2. Materials and Methods

2.1. Proposed Idea: ACO Based Detection and Clustering

Initially the lung CT image is given as the input to the edge detection algorithms. Various edge detection algorithms, namely, Otsu, watershed, global region based segmentation, ant colony optimization (ACO), variant ACO, refined ACO, and logical ACO, are applied over the lung CT image. From the observation made, variant ACO gives better performance when compared with other algorithms. Hence variant ACO is used to detect the lung CT image edges at the initial steps. Based on the edge pixels, the lung nodule pixels are identified using the black circular neighborhood algorithm [2]. The nodules thus identified are clustered using genetic algorithm based on shape, size, and intensity of the nodules.

Edges are changes in intensity of the image. In this section, we present four existing algorithms for edge detection. Since lung nodule detection fundamentally involves edge detection, we use edge detection algorithms as the primary step of lung nodule detection. The detailed working of the algorithms is presented below.

2.1.1. Otsu Algorithm

Otsu uses gray scale images for its image processing steps. Hence we take a gray scale lung CT images for further processing. In this method it searches for the pixels with all possible threshold values and finds the spread of pixels in each threshold range. It involves finding the pixels that fall under foreground and background. The edge is detected when the sum of foreground and background spread is the maximum. The mean weight and variance are calculated. Then within class variance is calculated whose value is used to detect the edge (refer to Algorithm 1). Figures 1(a) and 1(b) show the input-output of Otsu edge detection.

alg1
Algorithm 1: Otsu algorithm.

fig1
Figure 1: (a) Input lung CT image. (b) Otsu output image.
2.1.2. Watershed Algorithm

In grey scale images, different grey levels indicate the edges. Watershed algorithm basically sees the image as topographic relief. The basic idea behind this is construction of dams. The catchment areas refer to the objects we are trying to segment; here the catchment areas are the lung nodules. As the water level increases, dams are constructed to protect ourselves. When the water level reaches the highest peak construction stops. In the same way, we start from the watershed pixels and grow iteratively. When the edge detected reaches the maximum level, the process stops and gives the required edges. The detailed procedure is given in Algorithm 2. Figure 2(b) represents the edge detection of watershed algorithm for Figure 2(a).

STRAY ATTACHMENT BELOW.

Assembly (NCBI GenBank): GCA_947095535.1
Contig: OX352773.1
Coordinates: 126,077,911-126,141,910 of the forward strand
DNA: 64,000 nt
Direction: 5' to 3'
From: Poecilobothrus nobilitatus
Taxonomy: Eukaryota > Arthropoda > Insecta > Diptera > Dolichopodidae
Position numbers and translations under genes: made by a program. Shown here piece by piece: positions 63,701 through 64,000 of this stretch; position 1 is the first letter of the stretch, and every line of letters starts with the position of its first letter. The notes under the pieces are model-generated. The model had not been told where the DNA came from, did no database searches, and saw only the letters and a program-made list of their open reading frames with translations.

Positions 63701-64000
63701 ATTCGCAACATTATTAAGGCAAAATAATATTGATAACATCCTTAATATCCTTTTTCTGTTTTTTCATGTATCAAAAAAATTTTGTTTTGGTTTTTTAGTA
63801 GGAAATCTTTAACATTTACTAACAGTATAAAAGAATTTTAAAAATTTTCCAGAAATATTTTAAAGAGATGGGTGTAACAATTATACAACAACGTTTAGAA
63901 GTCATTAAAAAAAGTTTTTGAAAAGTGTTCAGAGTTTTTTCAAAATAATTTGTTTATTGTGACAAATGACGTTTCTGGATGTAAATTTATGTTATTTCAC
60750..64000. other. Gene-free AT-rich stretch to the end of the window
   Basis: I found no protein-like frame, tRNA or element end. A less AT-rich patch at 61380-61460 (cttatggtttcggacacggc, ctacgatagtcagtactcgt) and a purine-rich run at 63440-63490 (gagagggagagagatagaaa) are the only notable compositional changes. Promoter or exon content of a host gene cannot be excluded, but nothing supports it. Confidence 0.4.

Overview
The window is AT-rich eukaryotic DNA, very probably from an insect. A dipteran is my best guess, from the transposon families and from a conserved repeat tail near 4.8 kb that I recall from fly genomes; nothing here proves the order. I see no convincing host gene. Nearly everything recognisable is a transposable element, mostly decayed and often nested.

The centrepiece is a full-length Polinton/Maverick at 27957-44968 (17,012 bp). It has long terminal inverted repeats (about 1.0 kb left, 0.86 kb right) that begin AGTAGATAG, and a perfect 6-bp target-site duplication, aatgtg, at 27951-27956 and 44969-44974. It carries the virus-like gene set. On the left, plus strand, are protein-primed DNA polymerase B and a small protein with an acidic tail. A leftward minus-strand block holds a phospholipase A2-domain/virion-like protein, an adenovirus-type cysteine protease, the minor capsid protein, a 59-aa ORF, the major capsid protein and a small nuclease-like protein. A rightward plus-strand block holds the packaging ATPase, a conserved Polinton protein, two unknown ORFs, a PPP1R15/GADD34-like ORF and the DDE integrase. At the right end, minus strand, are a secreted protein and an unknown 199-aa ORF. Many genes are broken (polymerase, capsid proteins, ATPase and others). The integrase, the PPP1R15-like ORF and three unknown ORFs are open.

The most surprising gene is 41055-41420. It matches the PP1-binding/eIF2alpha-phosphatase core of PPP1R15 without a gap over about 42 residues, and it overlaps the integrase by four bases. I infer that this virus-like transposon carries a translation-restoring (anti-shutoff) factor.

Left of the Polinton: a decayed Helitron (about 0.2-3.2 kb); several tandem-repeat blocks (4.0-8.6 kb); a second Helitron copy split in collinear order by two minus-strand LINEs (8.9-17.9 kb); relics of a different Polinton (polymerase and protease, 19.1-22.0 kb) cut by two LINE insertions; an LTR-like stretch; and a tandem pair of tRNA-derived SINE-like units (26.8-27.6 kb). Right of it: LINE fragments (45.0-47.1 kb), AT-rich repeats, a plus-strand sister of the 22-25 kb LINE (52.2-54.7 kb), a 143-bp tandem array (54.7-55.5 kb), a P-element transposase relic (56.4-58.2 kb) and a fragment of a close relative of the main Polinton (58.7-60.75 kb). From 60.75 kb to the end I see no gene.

alg2
Algorithm 2: Watershed algorithm.

fig2
Figure 2: (a) Input lung CT image. (b) Watershed output image.
2.1.3. Global Region Based Segmentation Algorithm

The lung fields are segmented in CT image using a region growing algorithm. The algorithm is based on the selection of pixel; the pixel can be selected either by giving coordinate or by clicking a pixel from the CT image. After selecting the pixel, the regions associated with this pixel based on connectivity and gray scale difference were formed by using the region mean. Through this method the given CT images were segmented and lung nodule edges are detected. The procedure of global region based segmentation is given in Algorithm 3. For Figure 3(a), the input image, the edge detection by global region based segmentation is shown in Figure 3(b).

alg3
Algorithm 3: Global region based segmentation algorithm.

fig3
Figure 3: (a) Input lung CT image. (b) Global region based segmentation output image.
2.1.4. Ant Colony Optimization Algorithm

The basic idea behind this algorithm is the movement of ants. All ants follow the same path with the help of pheromone which will be left by the preceding ants. The succeeding ants make use of this pheromone to find its path. Therefore each ant incrementally constructs a solution to the problem. Likewise, every ant constructs the edge of input image which is done iteratively to obtain the edges of lung nodules. The detailed procedure is given in Algorithm 4. Figures 4(a) and 4(b) present the input and output of ant colony optimization algorithm.

alg4
Algorithm 4: Ant colony optimization algorithm.

fig4
Figure 4: (a) Input lung CT image. (b) Ant colony optimization output image.
2.2. Proposed Novel ACO Approach for Lung Nodule Detection

We propose three different levels of alterations of normal ACO algorithm. Initially we extend the number of iterations for lung nodule detection and then the refined outputs which are XORed to improve its output value and finally tried to give the output of another edge detection algorithm; we have used Otsu algorithm, to be fed as input to the ACO algorithm. Detailed explanations and outputs are given in the following section.

2.2.1. Refined Ant Colony Optimization Algorithm